Posted by Krissie McMakin on Feb 5, 2013 in Apex Publications Blog: Matters of SF, Fantasy, and Horror, Women of Horror | 0 comments
February is Women in Horror Month. We are happy to celebrate the women who have brought so many chills and thrills to their readers.
Since 1956, Mary Higgins Clark, known as the “Queen of Suspense,” has published dozens of suspense books and she’s still going strong. One especially creepy suspense book, All Around the Town, features Laurie, a recovering kidnapping victim and new college student, trying to put her life back together. While struggling to adjust to life with flashbacks and disturbing “hallucinations”, we see that a number of different personalities emerge from Laurie, who with the help of a psychologist, help to solve the mystery that plagued her as a kidnapping victim. Laurie and her many personalities concurrently investigate the various mysterious occurrences that are going on in Laurie’s life and the people around her.
In 1959, Shirley Jackson brought us The Haunting of Hill House. This psychological thriller became widely famous and is considered the scariest haunted house novel ever written. Jackson invented characters that are easy to remember such as Eleanor, the shy and troubled yet curious visitor that the story revolves around. Also important is Theodora, Eleanor’s brave and out-spoken counterpart. This story is known as a classic and is delightfully chilling with its carefully calculated moments of suspense that jump out of nowhere. How creepy is the scene where Eleanor hears the phantom knocking on her bedroom door after dark… and Eleanor reaches out to squeeze Theodora’s hand for comfort… well, I don’t want to give away too much.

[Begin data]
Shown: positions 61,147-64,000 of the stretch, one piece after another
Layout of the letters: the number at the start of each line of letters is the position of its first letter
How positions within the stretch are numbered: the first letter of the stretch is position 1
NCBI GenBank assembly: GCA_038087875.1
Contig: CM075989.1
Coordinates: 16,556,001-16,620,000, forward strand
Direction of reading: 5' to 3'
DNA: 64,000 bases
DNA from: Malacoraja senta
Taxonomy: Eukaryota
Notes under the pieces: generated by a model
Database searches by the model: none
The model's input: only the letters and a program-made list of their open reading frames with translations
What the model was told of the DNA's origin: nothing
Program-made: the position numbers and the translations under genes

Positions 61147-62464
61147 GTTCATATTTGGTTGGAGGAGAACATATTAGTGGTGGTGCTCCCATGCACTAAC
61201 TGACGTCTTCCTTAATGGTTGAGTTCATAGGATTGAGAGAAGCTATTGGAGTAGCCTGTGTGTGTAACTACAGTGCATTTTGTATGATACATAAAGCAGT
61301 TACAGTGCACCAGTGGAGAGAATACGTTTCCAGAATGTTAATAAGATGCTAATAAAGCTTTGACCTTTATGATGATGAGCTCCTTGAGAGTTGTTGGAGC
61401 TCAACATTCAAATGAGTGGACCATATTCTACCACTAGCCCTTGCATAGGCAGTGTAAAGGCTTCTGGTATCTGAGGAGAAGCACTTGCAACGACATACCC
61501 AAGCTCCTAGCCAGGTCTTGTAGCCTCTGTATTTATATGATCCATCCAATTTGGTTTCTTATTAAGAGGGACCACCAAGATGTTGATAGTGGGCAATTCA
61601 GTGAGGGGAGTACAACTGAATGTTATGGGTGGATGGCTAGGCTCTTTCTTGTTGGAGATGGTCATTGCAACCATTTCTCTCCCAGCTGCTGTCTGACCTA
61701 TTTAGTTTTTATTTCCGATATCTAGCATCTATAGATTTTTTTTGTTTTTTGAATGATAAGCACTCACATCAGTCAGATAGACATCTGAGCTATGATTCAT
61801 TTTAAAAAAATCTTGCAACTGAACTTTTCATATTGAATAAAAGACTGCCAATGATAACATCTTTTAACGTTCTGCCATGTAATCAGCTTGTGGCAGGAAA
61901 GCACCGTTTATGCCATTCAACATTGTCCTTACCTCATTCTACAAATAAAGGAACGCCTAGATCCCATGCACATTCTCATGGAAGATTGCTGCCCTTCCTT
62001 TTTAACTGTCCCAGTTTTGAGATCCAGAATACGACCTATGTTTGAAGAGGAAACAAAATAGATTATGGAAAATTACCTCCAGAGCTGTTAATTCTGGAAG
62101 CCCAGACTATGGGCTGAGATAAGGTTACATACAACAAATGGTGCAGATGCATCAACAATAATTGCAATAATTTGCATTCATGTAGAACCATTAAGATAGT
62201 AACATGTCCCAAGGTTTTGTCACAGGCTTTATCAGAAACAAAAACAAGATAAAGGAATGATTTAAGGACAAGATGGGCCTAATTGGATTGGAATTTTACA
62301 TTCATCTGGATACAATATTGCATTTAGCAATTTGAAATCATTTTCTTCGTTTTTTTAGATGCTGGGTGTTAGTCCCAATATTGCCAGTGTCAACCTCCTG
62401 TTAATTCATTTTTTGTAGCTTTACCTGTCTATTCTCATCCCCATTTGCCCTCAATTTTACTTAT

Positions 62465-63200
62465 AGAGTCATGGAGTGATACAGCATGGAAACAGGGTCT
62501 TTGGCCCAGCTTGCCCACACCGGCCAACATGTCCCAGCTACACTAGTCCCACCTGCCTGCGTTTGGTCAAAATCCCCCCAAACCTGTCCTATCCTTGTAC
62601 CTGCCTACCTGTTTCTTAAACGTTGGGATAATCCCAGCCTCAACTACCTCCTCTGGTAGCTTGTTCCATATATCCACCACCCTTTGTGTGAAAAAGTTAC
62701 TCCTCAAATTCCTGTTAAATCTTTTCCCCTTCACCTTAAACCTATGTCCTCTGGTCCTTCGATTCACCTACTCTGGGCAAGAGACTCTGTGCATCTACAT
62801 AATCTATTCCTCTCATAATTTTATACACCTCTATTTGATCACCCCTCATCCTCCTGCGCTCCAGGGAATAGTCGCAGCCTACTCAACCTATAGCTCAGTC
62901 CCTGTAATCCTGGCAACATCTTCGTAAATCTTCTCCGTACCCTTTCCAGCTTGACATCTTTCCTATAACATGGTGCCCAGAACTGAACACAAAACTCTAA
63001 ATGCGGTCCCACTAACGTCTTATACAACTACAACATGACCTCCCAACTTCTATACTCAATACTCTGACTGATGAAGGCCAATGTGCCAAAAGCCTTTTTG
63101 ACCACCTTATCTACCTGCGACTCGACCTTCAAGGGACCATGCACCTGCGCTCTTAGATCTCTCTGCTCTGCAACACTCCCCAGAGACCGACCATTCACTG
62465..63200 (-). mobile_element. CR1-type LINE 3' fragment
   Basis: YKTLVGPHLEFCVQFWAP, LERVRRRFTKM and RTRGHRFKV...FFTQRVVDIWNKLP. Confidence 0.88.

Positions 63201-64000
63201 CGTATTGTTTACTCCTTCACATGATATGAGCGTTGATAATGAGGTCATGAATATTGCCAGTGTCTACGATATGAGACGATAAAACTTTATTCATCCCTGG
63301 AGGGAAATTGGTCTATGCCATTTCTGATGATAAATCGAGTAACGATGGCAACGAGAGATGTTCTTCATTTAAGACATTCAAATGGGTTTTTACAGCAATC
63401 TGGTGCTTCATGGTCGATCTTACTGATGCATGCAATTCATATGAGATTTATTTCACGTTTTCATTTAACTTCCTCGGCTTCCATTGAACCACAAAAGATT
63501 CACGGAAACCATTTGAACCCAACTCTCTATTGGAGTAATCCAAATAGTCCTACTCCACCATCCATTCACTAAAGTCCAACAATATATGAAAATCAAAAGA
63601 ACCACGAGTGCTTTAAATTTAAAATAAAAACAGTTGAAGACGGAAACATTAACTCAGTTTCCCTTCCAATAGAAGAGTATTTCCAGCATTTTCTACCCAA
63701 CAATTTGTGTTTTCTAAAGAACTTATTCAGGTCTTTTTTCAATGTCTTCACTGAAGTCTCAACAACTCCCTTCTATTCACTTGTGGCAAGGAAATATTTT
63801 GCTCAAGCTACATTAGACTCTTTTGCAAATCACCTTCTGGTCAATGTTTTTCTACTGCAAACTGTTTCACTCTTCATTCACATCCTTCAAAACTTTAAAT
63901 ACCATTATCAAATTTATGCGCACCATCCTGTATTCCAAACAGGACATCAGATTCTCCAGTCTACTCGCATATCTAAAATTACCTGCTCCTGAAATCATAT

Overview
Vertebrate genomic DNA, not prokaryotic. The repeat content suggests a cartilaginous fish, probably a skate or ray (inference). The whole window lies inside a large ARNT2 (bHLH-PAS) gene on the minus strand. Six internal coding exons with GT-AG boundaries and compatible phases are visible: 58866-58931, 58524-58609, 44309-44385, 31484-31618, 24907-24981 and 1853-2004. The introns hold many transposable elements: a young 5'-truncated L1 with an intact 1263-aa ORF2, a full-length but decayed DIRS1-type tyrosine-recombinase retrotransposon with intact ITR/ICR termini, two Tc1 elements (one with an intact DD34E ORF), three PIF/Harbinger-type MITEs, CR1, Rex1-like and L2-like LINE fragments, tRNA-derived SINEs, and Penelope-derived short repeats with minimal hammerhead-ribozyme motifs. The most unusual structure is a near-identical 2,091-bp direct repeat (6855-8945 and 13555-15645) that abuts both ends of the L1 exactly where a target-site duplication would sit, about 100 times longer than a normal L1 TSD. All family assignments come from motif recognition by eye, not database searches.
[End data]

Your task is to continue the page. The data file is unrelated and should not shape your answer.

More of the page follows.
Christina Schwarz brought us Drowning Ruth in 2000, a story about two very different sisters in the late 1930’s. The novel is told from two perspectives—Amanda and her niece, Ruth. The author does a superb job showing Amanda’s struggles as she tries to portray normalcy to those on the outside, while she fights with the demons inside her mind.
More recently, Sarah Waters introduced The Little Stranger in 2009, a gothic novel that takes place in the 1940s. Waters introduces us to Faraday, a doctor, and Caroline, a young unmarried maid, both living in a large mansion. These two characters are inexplicably drawn to one other as they try to deal with a possible haunting. The author slips us into the thoughts of the beings that occupy this larger than life mansion, that are both disturbing, and yet, almost romantic (which, in itself, is disturbing enough!).
An expanded list of my favorite contemporary women horror writers would include Gemma Files, Patricia Cornwell, J.A. Jance, Elizabeth Gaskell, Sarah Langan, Elizabeth Massie, and Anne Rice. Right here at Apex, they have a great stable of female horror writers, including Dru Pagliassotti (An Agreement with Hell), Chesya Burke (Let’s Play White), Gill Ainsworth (Seasons of Insanity), and Elizabeth Massie (the upcoming zombie novel Desper Hollow).
While women have brought many great accomplishments to the horror scene in directing, acting, playwriting and of course, horror writing – today, I ask that you consider joining me in a small tribute to some of today’s female writers of psychological thrillers. If you had to choose your favorite contemporary women horror writer(s), which writer(s) would you choose? Which books are their most horrifying, in your opinion?
Learn more about Women in Horror Month.
Krissie McMakin writes historical mysteries, loves horror movies and editing opinion and fiction articles.